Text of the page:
We will continue to adapt and change, to stay ahead of the market and our competitors. We will continue to recruit and hire and explore new initiatives. But we will do so with financial discipline and rigor.

While the letters will be detailed and thorough, if you have any questions, feel free to ask me, your supervisor, or anyone in Human Resources.

All the best,
Mike

And here is McGrory:

Following up on Mike’s note, I’d like to offer my assessment on what this means for the newsroom.

Thankfully, this newsroom has embraced necessary change since the dawn of boston.com in 1995, right up through the new sections and sites we’ve introduced over the past year, with our most ambitious undertakings yet to come. This innovative spirit has allowed us to be one of the most successful papers in the nation in terms of digital subscriptions. It has allowed us to deliver our stories and images to readers in bold new ways. It has allowed us to rack up awards of every stripe. It’s also allowed us to beat financial forecasts over the first half of this year.

But change, as you well know, rarely comes easy, or at least not easily enough. It means making difficult decisions on what facets of our journalism we need to curtail to allow more investment in what we believe is most important to our readers. In other words, we can’t keep doing things just because we’ve always done them. We need to be ever bold in the way we think about the journalism ahead.

With that in mind, this buyout is different than many that have come before, in terms of what it means for our operation. For starters, it’s more generous (the details will be in the packets). There’s no set number we’re trying to achieve. Most significantly, it’s not meant as a cost-cutting exercise in the newsroom. In fact, when all is said and done, I don’t expect staffing levels here to change much, if at all. We’ll see growth in some areas as we’ll see cutbacks in others. Hiring will continue.  The goal of this buyout is flexibility, to allow us to devote people with just the right talents to the areas where we need them most.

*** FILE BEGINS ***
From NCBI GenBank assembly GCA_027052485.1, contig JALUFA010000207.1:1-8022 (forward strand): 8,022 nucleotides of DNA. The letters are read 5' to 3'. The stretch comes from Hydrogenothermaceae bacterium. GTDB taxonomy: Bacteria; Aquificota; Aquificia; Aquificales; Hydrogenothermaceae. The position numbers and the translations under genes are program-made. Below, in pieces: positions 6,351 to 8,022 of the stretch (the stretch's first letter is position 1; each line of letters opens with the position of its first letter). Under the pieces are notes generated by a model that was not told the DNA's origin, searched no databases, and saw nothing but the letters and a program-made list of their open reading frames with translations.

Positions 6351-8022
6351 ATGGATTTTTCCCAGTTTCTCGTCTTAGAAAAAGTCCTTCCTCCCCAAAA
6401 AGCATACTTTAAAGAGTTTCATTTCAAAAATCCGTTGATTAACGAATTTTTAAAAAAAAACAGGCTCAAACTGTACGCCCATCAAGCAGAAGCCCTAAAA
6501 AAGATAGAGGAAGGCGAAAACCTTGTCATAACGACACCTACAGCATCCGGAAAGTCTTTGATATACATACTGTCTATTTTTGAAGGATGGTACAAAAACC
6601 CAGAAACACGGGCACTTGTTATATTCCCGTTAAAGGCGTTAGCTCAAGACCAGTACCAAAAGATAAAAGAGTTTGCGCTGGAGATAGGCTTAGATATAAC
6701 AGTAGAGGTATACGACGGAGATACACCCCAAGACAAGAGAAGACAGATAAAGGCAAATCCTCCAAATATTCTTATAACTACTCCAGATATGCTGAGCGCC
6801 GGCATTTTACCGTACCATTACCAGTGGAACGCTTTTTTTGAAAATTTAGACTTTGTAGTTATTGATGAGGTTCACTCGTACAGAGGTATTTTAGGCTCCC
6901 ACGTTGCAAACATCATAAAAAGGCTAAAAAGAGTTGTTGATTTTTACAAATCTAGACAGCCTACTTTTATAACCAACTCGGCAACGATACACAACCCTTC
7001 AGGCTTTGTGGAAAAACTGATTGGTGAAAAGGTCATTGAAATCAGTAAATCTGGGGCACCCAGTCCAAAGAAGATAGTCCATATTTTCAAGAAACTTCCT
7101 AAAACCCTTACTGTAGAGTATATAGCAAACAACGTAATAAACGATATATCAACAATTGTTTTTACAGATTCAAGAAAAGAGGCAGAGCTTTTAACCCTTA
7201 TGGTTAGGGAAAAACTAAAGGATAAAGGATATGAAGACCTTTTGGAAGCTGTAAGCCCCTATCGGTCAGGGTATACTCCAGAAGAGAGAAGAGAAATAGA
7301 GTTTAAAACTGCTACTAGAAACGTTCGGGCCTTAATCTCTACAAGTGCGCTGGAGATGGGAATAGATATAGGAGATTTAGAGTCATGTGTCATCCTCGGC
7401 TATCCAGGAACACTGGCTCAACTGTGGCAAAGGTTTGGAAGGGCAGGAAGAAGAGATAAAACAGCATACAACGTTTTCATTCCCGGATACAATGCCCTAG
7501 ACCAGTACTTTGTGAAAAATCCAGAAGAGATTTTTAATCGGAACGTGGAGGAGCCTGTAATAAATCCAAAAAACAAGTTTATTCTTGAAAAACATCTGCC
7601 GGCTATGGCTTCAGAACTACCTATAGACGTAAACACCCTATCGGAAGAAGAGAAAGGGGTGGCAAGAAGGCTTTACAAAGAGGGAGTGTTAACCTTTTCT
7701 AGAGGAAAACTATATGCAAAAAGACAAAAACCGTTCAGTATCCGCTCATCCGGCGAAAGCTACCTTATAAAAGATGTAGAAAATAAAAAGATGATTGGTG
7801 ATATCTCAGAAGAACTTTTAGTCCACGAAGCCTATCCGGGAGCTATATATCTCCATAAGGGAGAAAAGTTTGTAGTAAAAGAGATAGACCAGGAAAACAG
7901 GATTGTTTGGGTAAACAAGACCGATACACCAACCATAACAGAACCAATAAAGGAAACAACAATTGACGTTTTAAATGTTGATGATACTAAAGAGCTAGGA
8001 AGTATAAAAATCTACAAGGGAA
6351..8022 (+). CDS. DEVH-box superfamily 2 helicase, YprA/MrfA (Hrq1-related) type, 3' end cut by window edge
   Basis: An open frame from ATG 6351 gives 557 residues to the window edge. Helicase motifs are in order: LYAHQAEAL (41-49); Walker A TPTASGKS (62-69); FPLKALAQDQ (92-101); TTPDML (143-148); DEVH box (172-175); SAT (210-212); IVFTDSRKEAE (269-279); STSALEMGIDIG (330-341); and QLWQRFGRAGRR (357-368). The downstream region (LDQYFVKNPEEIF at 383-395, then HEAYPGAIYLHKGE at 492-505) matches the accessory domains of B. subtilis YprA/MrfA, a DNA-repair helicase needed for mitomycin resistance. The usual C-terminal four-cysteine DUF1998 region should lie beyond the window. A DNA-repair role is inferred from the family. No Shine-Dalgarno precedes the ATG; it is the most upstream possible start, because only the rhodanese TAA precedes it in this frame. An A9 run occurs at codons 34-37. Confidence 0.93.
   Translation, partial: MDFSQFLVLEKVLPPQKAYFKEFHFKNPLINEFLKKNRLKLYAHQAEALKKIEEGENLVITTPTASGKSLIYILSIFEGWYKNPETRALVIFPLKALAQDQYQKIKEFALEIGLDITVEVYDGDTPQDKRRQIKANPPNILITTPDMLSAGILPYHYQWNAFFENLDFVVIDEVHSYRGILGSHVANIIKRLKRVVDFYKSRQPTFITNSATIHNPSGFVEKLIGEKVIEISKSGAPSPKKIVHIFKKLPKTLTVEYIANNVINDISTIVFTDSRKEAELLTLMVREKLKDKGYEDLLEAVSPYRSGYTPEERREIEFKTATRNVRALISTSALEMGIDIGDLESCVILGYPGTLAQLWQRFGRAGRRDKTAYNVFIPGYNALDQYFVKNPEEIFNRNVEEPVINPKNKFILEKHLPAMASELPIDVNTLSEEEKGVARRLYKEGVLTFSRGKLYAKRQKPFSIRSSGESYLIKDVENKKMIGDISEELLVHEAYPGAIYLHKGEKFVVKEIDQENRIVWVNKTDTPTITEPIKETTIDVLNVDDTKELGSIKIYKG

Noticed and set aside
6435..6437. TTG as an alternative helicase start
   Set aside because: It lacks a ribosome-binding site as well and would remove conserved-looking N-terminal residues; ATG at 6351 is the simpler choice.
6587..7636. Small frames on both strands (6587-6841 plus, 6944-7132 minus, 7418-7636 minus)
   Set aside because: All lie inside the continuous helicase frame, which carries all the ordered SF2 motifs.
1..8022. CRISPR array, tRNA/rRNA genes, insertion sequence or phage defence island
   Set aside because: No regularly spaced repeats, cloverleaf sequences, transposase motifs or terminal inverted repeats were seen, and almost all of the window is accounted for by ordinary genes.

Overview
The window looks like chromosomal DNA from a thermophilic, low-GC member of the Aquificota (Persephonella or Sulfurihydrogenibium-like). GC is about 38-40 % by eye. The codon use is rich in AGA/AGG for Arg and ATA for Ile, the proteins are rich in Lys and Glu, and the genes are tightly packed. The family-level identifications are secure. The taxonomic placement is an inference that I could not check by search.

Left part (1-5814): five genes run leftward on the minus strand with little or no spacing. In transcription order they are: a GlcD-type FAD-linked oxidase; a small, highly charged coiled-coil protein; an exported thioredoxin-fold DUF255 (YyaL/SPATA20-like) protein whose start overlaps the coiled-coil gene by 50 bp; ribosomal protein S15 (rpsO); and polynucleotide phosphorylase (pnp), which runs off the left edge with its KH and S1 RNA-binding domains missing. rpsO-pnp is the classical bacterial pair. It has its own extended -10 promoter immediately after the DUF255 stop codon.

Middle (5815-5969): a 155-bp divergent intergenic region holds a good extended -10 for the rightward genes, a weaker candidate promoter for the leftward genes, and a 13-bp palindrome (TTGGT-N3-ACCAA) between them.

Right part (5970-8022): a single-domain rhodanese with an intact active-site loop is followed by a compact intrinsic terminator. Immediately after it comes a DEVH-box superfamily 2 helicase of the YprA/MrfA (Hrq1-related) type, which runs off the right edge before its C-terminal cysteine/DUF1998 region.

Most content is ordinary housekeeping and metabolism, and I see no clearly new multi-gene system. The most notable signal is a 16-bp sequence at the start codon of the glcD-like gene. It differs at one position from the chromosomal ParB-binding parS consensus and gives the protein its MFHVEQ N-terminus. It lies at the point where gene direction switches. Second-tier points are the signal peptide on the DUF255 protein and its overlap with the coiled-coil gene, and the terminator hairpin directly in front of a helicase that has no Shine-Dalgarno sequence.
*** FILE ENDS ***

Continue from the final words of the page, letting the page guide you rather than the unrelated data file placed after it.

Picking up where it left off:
That’s not to say there won’t be difficult moments in this process. We’ll undoubtedly be saying goodbye to talented colleagues who have committed themselves to this great institution.

My take, no spin, is that this is an exciting endeavor — certainly fortuitous for those inclined to leave for retirement or a new venture, and absolutely for the newsroom at large, as we continue to strategically invest in the excellent journalism that you produce every day. I’m available, as always, to talk this through, and so are your department heads. Don’t hesitate to come by.

Brian

The Globe’s Catholic website gets a name: Crux

Screen Shot 2014-07-30 at 11.37.01 AM

The Boston Globe’s Catholic website will be called Crux, according to an announcement the paper posted a little while ago. Also, Globe editor Brian McGrory and Crux editor Teresa Hanafin talk about Margery Eagan’s role as the site’s spirituality columnist.

According to the announcement, “In her column for Crux, Eagan will explore issues of spirituality, contemplation, and devotion, drawing on her personal experience with her Catholic faith, as well as that of other Catholics and those of various religious traditions.”

Earlier: “Boston Globe Edges Closer To Launching Catholic Site And Moving Downtown” (WGBHNews.org)

CEO Mike Sheehan says Boston Globe is profitable

Mike Sheehan

Mike Sheehan

CommonWealth magazine editor Bruce Mohl interviews Boston Globe chief executive officer Mike Sheehan in the just-posted summer issue. The most interesting takeaway is that the Globe, according to Sheehan, is currently profitable:

The Boston Globe is a profitable enterprise. I think it can be more profitable, but it’s a profitable enterprise. Look, we’re not going to run this like a hedge fund trying to raise crazy EBITDA. You could do that. You could cut. John’s [a reference to Globe owner John Henry] objective is to make the Globe sustainable, to come up with a model that makes it sustainable forever. The better we do on the revenue side, the more we’re going to pump into the content side.

I’ve heard it before, but it’s significant that the CEO would say it on the record. No specifics, though — under John Henry’s ownership, the Globe is a private company that doesn’t have to disclose its numbers.

The headline of the interview is “Mr. Sunshine,” and it fits the tone of the interview. If Sheehan was determined not to make news, then he succeeded. But it’s an interesting read, and there are some details I didn’t know about Sheehan’s longtime family relationship with editor Brian McGrory — who, Sheehan says, “was put on the face of the earth to be the editor-in-chief of The Boston Globe.”

Photo via Saint Anselm College.